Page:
A stack of 3 closed books (left); an open notebook with a pen on top (right). Title: 12 Novels Thata Changed How I Read Fiction

#5 “The Debt to Pleasure” by John Lanchester

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Book cover: The Debt to Pleasure by John Lanchester

#5 The Debt to Pleasure by John Lanchester

© 1996

Date read: 7/12/1998

I don’t recall ever feeling the need to like fictional characters, yet this topic recurs periodically when readers condemn a book they’ve just finished because “I didn’t like any of the characters.” But if I ever did feel such a need, this novel demonstrated for me him unimportant the desire for likeable characters truly is.

Yes, the first lesson I learned from reading this novel is that I don’t need to like characters, but I do need to understand them. Lanchester is a master at delivering telling details to indicate that everything may not be as it seems.

And the second lesson that this novel taught me is the prudence of reading slowly and carefully. Those telling details that Lanchester so skillfully delivers often appear as short yet sharp flashes that contradict other portions of the narrative. It’s important to recognize how these details undermine earlier expectations and thereby create new meaning within the context of both characterization and plot development.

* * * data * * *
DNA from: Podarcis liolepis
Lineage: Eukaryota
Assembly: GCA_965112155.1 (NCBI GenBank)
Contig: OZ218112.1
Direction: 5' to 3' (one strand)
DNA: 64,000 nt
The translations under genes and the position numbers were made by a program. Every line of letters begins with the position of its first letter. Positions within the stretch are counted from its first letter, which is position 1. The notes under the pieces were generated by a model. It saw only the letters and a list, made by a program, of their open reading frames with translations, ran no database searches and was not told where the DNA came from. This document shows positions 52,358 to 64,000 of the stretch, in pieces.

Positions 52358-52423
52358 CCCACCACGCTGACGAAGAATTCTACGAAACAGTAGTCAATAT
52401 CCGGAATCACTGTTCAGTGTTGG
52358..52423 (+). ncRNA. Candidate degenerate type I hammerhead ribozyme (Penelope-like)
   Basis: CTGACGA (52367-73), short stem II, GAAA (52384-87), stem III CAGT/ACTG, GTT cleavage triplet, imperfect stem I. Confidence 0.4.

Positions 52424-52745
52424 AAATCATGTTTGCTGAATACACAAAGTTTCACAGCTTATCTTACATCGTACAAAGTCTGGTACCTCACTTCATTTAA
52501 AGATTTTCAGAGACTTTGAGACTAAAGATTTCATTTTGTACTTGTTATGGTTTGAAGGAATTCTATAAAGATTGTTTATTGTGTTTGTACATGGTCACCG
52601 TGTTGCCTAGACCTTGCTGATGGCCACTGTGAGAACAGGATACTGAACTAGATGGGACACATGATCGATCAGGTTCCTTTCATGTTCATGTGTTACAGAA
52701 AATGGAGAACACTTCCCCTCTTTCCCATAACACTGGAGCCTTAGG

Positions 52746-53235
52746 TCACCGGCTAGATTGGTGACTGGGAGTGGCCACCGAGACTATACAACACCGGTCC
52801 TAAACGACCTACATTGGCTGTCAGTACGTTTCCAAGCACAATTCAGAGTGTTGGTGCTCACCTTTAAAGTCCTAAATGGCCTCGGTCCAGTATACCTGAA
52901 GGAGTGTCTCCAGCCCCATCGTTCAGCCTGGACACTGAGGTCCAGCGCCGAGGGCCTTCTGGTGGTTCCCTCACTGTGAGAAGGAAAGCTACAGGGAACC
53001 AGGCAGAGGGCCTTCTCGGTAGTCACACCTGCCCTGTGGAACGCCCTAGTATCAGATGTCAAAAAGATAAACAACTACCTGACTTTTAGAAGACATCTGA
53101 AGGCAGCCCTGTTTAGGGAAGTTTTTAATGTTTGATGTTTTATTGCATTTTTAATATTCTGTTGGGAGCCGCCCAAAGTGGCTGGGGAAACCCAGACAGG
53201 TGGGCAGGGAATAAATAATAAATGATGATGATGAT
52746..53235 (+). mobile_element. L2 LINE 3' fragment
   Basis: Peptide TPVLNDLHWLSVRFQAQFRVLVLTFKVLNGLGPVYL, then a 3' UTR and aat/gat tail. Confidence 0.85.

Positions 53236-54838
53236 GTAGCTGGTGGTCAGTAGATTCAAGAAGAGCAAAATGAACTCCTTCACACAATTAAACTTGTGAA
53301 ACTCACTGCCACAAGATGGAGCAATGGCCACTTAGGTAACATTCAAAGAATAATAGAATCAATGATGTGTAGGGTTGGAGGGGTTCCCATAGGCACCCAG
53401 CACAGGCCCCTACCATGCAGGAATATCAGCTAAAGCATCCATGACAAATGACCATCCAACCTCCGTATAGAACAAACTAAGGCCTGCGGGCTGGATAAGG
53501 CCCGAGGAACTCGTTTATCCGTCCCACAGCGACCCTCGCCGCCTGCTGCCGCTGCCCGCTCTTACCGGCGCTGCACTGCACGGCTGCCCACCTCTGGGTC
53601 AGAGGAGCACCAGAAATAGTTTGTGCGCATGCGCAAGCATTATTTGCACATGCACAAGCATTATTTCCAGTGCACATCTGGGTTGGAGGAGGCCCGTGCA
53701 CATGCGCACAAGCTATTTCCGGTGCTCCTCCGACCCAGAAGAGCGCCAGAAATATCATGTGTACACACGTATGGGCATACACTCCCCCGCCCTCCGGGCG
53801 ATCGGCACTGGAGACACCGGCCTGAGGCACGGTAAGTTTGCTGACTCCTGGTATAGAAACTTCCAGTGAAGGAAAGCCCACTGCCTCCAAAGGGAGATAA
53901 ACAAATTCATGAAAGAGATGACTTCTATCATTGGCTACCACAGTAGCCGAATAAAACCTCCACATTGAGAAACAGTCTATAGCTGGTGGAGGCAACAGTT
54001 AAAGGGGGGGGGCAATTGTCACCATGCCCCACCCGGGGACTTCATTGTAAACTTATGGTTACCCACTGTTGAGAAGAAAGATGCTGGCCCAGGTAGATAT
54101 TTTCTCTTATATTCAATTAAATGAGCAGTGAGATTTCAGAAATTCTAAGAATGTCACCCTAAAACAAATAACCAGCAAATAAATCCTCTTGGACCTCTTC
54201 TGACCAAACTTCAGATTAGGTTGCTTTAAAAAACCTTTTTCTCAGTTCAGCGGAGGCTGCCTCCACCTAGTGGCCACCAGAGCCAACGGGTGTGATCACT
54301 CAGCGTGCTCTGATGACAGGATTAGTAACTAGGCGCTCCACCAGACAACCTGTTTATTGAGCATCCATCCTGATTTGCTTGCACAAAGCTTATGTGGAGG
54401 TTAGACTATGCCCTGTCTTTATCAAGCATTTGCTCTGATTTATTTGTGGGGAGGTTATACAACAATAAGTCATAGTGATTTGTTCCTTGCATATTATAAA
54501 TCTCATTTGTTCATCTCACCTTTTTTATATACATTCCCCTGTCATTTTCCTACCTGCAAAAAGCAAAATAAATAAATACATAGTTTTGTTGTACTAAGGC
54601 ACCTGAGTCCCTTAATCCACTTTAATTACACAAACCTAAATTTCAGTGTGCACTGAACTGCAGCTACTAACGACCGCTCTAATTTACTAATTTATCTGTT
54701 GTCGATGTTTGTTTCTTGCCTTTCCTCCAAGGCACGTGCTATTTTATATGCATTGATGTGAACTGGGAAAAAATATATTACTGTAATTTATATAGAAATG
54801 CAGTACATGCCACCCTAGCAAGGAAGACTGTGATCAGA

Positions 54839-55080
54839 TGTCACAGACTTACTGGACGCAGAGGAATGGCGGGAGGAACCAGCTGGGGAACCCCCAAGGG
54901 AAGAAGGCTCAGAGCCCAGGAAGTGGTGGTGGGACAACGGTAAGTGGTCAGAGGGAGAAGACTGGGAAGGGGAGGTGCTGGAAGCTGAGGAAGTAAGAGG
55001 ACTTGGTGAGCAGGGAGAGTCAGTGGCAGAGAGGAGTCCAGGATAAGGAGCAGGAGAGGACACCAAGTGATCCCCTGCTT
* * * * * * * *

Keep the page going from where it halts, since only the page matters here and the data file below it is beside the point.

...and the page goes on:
Third, this novel made me appreciate how readers must learn to tolerate ambiguity during the telling of the story. As the writer includes more details, some of those details may contravene other details; readers must hold all possibilities in mind while waiting for additional details to confirm which one is at work. With such ambiguity, the writer builds character, and also creates tension and suspense.

Finally, The Debt to Pleasure helped me learn to recognize and appreciate the skill of a good writer who can create such a complex reality out of nothing but words brilliantly combined.

© 2024 by Mary Daniels Brown

2 thoughts on “#5 “The Debt to Pleasure” by John Lanchester”

  1. The likability of characters is often a discussion at book club. I think to myself that I don’t care for books where none of the characters are likeable but often that is not totally true. I agree with you, if I can understand the character’s motivation then I can deal with them. Olive Kitteridge is a example of an unlikable character whom one comes to really appreciate.

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